Transportation in the Affordable Care Act


The Patient Protection and Affordable Care Act is primarily about the provision of health insurance to people, but it does include a number of important provisions in the lifestyle, wellness, and prevention space that offers the most cost-effective route to improved health.

Elana Schor reviews the transportation-relevant provisions:

[A] new pool of federal “Community Transformation” grants would be established, with local governments and nonprofit groups eligible for a share of the funding. As Streetsblog Capitol Hill noted back in November, the grants would go towards projects that support public health, including “activities to prevent chronic diseases” and “the infrastructure to support active living.”

In practice, that could result in new funding available for bike-ped improvements or programs that encourage safe transportation for young students, such as Safe Routes to School.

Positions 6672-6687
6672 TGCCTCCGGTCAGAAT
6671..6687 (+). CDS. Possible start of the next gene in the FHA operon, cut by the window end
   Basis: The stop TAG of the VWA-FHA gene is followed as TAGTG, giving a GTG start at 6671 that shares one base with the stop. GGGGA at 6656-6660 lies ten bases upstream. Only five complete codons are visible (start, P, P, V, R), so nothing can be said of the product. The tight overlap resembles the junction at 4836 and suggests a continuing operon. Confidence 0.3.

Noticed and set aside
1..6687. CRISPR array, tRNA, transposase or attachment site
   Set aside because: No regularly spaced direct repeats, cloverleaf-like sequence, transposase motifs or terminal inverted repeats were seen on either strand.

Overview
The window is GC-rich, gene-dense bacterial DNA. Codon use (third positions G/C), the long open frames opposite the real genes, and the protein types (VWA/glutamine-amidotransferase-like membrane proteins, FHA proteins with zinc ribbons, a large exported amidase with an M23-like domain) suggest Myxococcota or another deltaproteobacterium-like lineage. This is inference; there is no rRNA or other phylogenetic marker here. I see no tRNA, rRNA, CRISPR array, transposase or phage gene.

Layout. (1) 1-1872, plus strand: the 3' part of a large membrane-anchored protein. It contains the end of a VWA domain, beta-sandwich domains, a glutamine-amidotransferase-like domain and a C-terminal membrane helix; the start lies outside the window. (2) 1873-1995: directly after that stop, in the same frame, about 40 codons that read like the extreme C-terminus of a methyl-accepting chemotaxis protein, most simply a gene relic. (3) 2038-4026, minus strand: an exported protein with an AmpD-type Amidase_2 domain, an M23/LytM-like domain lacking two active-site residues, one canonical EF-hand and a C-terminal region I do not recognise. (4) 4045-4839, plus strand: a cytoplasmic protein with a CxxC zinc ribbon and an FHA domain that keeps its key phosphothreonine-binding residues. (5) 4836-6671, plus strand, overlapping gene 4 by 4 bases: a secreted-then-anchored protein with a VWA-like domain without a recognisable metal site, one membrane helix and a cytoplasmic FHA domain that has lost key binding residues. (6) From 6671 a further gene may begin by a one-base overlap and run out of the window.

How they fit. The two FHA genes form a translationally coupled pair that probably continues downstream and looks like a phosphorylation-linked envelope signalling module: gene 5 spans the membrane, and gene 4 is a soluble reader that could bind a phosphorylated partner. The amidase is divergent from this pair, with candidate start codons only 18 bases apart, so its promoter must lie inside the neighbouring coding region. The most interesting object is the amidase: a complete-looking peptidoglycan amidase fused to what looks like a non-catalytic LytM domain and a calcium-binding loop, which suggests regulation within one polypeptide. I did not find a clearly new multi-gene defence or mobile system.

The Senate bill also recognizes transportation’s role in public health by giving the U.S. DOT a seat on a new National Prevention, Health Promotion and Public Health Council that would coordinate federal wellness policy.

Hopefully this will be an important step down the road of reconfiguring how the federal government thinks about transportation. Transportation is, of course, about moving people from point A to point B. But it’s also about what kinds of points exist. Communities that are thinking of investing in rail transportation, for example, should be strongly encouraged to zone for high-density walkable communities in the vicinity of stations rather than surface parking lots. The benefits of doing so are in part economic, but also in part relate to public health.